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MiFID II - Transparency

MiFID II will bring about important changes in the market structure and transparency of European capital markets. For instance, the licence obligation for proprietary trading will be expanded to algorithmic trading and direct electronic access. Also a new trading venue will be introduced: an organised trading facility (OTF). In addition, the pre- and post- trade transparency provisions and the provisions regarding transaction reporting will be expanded.

The transparency obligations for other instruments than equity instruments, such as bonds and derivatives, are very similar to the obligations for equity instruments. The most important difference is that exemptions (pre-trading) and postponement (post-trading) can be granted for the obligations when the liquidity of an instrument falls below a certain limit.

Pre-trade transparency

The exact pre-trade transparency obligation depends on the type of trading system. No pre-trade transparency obligations apply for investment firms that trade outside of a trading venue, with the exception of investment firms with systematic internalisation.

As was the case under MiFID I, national supervisors have the power to grant exemptions to regulated markets, MTFs and now also OTFs. This means that exemption from the pre-trade transparency obligation can be granted under certain circumstances, for example when an order is large in scale. Exemptions can also be granted based on the reference price, the negotiated trade and the order management facility (the regulations for instruments other than equity instruments has, however, no reference price exemptions for negotiated trades). A supervisor must inform other national supervisors and ESMA about the intention to grant an exemption. ESMA will then indicate whether the exemption complies with MiFIR. This is a non-binding advice.

On 28 September 2017, ESMA issued a public statement regarding the joint work plan of ESMA and national competent authorities (NCAs) for opinions on MiFID II pre-trade transparency waivers and position limits.

The statement explains that ESMA intends to finalise the opinions on equity waivers by the end of 2017. The AFM will subsequently notify the parties concerned. Due to the high number and complexity of pre-trade transparency waivers for non-equity instruments, it is unlikely that ESMA is in a position to issue opinions on these waivers before 3 January 2018.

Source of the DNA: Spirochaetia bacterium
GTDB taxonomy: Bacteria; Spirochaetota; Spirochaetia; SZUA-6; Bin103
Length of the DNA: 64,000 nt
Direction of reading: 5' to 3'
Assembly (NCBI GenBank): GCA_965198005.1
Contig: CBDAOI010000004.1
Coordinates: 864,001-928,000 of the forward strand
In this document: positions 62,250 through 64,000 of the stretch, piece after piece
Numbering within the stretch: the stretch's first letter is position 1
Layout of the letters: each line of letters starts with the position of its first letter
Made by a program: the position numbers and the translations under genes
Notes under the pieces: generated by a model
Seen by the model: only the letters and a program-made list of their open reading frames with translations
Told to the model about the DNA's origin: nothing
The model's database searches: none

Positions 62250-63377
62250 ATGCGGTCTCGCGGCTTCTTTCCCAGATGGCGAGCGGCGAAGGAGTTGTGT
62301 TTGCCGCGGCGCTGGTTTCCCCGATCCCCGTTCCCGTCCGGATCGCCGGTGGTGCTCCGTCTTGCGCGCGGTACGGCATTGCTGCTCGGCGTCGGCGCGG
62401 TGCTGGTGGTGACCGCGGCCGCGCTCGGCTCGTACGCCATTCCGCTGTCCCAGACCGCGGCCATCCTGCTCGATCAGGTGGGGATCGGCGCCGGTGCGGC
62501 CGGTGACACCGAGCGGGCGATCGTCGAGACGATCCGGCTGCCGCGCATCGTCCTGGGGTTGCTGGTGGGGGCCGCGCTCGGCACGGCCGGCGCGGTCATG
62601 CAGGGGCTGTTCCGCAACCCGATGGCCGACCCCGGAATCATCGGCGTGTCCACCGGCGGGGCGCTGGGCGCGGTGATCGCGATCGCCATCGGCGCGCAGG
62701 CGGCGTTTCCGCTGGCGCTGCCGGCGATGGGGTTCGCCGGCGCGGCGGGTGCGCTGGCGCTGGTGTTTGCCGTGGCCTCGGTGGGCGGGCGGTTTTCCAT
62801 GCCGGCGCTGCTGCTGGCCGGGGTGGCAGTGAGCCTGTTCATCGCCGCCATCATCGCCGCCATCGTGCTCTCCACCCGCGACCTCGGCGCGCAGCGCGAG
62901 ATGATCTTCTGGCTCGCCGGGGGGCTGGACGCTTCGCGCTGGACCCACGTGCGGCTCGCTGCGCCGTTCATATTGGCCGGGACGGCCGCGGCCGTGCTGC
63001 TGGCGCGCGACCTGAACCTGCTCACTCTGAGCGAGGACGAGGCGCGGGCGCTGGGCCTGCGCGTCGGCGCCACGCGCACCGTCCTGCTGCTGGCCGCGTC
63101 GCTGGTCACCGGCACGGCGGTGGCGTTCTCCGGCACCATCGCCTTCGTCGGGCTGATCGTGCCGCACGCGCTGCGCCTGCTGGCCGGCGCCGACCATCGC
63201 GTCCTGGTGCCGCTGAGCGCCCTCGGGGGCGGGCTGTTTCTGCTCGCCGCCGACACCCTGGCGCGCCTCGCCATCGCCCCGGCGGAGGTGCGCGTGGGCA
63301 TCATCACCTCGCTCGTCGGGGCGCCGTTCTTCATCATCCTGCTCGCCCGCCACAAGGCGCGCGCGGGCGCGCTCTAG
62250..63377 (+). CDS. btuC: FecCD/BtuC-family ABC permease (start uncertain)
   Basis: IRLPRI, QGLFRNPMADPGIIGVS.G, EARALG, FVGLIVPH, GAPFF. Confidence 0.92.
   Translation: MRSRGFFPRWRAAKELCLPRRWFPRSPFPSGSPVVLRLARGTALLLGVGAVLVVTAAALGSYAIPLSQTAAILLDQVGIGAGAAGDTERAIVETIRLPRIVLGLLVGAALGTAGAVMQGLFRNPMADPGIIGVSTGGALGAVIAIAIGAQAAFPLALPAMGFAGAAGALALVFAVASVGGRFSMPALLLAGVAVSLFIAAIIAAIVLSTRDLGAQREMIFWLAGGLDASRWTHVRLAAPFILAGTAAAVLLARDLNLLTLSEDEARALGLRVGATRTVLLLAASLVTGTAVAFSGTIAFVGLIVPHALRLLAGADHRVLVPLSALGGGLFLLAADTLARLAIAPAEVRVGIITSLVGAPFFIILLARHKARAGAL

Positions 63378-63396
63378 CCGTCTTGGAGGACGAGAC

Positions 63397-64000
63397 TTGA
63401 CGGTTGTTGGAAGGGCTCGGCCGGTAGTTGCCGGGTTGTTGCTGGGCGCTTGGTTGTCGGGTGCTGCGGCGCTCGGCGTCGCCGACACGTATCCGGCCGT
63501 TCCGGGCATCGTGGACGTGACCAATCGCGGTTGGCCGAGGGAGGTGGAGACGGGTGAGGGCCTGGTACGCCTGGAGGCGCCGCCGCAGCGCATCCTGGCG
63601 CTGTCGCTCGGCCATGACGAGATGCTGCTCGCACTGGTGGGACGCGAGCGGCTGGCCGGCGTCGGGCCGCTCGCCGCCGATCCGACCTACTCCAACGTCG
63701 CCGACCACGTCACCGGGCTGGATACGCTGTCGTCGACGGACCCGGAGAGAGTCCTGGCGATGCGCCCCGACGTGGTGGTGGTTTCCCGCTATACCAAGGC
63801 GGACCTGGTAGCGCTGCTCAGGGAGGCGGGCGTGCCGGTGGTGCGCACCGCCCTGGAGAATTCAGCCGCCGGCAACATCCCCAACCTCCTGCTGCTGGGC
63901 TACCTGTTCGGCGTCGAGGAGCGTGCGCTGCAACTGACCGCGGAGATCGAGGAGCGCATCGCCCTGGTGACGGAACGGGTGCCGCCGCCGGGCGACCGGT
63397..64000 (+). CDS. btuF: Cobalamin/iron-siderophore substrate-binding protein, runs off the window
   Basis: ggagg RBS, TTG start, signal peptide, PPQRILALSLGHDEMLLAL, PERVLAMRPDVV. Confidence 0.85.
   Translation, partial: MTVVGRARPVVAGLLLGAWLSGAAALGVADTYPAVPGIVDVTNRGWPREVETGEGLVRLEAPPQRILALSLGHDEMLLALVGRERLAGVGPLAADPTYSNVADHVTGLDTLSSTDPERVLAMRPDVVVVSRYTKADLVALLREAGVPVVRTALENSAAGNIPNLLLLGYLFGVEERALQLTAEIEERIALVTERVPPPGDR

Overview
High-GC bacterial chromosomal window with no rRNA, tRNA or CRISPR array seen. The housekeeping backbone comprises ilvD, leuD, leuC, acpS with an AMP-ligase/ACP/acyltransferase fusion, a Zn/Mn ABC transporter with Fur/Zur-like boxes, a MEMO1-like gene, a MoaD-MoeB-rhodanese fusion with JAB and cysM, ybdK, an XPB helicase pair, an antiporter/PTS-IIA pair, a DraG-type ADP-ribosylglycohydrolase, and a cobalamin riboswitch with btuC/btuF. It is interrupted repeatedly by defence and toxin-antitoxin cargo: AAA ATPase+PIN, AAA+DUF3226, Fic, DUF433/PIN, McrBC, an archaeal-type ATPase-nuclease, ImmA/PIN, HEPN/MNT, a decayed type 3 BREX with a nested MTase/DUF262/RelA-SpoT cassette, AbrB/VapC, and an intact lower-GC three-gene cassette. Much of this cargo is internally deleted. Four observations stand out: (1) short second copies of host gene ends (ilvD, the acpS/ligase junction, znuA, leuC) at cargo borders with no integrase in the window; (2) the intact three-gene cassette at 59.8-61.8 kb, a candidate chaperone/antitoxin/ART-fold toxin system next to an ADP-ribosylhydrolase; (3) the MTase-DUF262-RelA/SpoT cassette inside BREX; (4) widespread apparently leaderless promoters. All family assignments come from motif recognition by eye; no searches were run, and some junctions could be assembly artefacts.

The  waiver requests for non-equity instruments will be reviewed by the NCAs before 3 January 2018. Any provisionally granted waivers will be applied from January 3, 2018. However, if ESMA in its final review later that year reconsiders the granted waivers, the AFM will duly inform the relevant trading venues.

Volume cap mechanism

MiFIR limits the use of exemptions from pre-trade transparency obligations for transactions in equity instruments by introducing the volume cap mechanism. This mechanism was introduced to limit trading on 'dark pools’ and thus to increase the general transparency of price formation.

This mechanism means that the trade volume in an instrument under either the reference price exemption or the negotiated trade exemption may not be bigger than 4% of the total trade volume in that instrument per trading venue and not bigger than 8% of the total trade volume in the instrument. In the event that one of these limits is exceeded, the exemption in that instrument for the trading venue or all trading venues is suspended for a period of six months. This means that the trading venue (or the trading venues) must satisfy the pre-trade transparency obligations for that instrument during these six months. Due to the limits of 4% and 8%, the mechanism is often referred to as a double volume cap.

Post-trading transparency

Under MiFIR, the post-trade transparency obligations also apply to transactions by investment firms that are executed outside of a trading venue.

However, transactions between two investment firms require only a single publication. In principal the investment firms are free to choose who will publish the trade. But the responsibility for correct and timely publication lies with the SI and/or the selling firm, conform the the specifications in the ESMA Q&A (page 17 Q3)

Transactions that are executed on a trading venue, must always be published by the venue. Publication of transactions must take place as quickly as technically possible. As quickly as technically possible means for equity instruments that this has to take place in any case within one minute, for other instruments than equity instruments within 15 minutes (within 5 minutes as from 2021).

Deferrals

National supervisors can grant deferrals. A deferral is a postponement of the publication of transactions in case the transaction meets a number of requirements based on the type of product, the average daily turnover of that product and the size of the transaction.

Parties have to submit an application for a deferral by e-mail and/or by post. The AFM provides an Application form deferrals which also has to enclose the AFM Excel template deferrals. These forms can be found in the Digital portal of the AFM. There are separate documents available for market operators and investment firms operating a trading venue and for investment firms (not operating a trading venue).